If you’re a parent like me, or even someone who is not a parent but has experience dealing with kids, you will probably already know that dealing with a child’s temper tantrums can be quite challenging. In fact, many people might even say that they are often clueless about how to handle kids’ tantrums, especially when they’re in the toddler stage.

The truth is that even if toddler tantrums are difficult to diffuse, and can be extremely embarrassing when they happen in public, there are often perfectly sound reasons behind them.

According to Certified Positive Discipline Parent Educator and homeschooling mom of three Mariel Uyquiengco, tantrums among toddlers, i.e. children between the ages of 1 and 2 years, usually occur “because of unmet needs that they can’t yet communicate.”

In addition, Uyquiengco, who is also a parent education speaker at The Learning Basket, a resource hub for parents, says that toddler tantrums also occur when children “get frustrated for not being understood.”

“They can also be emotional outbursts stemming from a physical condition such as tiredness and hunger,” she explains.

If you’re struggling with how to handle temper tantrums in your child, Uyquiengco shares the tips below but reminds parents they are mainly for toddlers. “Older kids’ tantrums can be about power struggles, so the tips given are not applicable,” she says.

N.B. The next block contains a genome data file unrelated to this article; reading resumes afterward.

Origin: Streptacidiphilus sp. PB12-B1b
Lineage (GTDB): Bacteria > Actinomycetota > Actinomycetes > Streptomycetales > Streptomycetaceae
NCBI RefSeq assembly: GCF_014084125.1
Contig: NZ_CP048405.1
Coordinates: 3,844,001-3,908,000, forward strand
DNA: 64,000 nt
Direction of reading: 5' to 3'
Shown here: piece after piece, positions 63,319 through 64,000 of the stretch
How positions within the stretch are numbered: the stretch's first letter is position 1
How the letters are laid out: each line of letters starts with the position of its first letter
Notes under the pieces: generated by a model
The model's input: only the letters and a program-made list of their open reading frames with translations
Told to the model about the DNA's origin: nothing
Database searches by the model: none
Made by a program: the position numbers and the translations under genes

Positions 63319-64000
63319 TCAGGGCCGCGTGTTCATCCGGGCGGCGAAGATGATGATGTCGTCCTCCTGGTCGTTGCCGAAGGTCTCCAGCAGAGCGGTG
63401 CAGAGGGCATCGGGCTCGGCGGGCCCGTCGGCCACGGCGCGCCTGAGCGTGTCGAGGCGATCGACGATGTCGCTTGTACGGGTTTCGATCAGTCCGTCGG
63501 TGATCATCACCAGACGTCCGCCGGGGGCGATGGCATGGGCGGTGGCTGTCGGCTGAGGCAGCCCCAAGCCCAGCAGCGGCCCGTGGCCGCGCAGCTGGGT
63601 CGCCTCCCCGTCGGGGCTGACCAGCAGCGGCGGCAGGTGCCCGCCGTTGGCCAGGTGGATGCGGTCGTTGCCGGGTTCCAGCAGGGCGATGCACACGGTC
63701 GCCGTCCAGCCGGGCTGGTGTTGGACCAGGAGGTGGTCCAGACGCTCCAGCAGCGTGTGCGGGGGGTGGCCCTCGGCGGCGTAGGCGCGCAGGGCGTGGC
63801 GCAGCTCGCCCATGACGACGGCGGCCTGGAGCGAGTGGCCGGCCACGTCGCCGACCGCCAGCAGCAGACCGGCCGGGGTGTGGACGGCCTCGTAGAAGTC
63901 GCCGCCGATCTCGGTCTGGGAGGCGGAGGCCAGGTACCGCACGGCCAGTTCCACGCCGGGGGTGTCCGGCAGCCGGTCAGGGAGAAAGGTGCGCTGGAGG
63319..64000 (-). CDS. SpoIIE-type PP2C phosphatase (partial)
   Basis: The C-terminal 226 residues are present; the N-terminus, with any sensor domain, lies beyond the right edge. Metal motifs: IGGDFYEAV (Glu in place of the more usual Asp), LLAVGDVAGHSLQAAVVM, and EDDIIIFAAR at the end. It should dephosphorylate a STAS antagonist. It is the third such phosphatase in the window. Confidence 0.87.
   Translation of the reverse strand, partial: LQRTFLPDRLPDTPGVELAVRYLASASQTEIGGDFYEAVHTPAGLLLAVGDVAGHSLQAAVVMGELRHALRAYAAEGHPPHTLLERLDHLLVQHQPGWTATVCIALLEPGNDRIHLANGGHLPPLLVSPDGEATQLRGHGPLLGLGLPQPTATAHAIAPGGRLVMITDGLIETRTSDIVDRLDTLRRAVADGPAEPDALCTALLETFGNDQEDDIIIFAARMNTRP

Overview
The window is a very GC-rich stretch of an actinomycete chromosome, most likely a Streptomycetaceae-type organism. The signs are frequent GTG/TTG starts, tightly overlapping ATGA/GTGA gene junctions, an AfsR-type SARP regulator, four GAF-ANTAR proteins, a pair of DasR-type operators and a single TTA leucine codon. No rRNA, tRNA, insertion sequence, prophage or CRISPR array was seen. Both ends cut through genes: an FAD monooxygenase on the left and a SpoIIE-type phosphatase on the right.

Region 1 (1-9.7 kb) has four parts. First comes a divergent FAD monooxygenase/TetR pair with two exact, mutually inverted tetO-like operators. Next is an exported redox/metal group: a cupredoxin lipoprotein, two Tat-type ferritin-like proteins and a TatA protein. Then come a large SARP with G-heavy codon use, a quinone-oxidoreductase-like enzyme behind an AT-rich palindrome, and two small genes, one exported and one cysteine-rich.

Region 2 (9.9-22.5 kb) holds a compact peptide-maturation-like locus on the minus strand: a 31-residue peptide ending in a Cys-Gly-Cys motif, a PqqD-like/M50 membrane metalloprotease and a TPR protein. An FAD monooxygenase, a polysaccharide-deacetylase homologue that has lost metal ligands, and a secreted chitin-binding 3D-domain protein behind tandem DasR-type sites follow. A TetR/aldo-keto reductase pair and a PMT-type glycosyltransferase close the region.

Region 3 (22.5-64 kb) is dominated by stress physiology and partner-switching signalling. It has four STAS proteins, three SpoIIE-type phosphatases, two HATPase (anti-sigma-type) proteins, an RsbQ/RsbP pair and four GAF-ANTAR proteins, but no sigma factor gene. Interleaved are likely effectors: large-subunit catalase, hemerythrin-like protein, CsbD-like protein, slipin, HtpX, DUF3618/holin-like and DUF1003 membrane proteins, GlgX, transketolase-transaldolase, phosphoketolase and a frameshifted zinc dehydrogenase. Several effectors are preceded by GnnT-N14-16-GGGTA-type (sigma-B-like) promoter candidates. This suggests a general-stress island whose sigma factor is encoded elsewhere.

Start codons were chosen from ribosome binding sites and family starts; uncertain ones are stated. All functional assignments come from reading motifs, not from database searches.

Tips for dealing with toddler tantrums

  1. Remember the possible reasons.

Read through the reasons mentioned and try to keep them in mind whenever your toddler throws a tantrum. There is usually a reason why he or she acts out, and it’s almost never “just because.”

  1. Do the following:
  • Focus on your child; drop what you’re doing and look into your child’s eyes.
  • Try to figure out if there’s a physical need and meet that need. For example: Maybe the child is sleepy (perhaps you missed his or her usual nap time because you were busy or out and about). Or maybe your little one is hungry (because he or she got busy playing).
  • If doing the aforementioned doesn’t work, remember that the usual cause of toddler tantrums is that the child is not understood, so try to guess the most probable cause. Since your toddler cannot communicate that clearly yet, try to put into words what the cause may be. Say the words slowly, point to the corresponding object if applicable, and wait for your child to respond.

For example, “Do you need something? Is this what you want? Are you upset about something? Is it this? (while pointing or picking up the object)”

Discipline is teaching

As a parting note, Uyquiengco reminds parents and other people who are tasked to care for children that “disciplining toddlers and young kids is about teaching them skills and not about who’s right or wrong.” As it in written in Proverbs 22:6, “Train the young in the way they should go; even when old, they will not swerve from it.”

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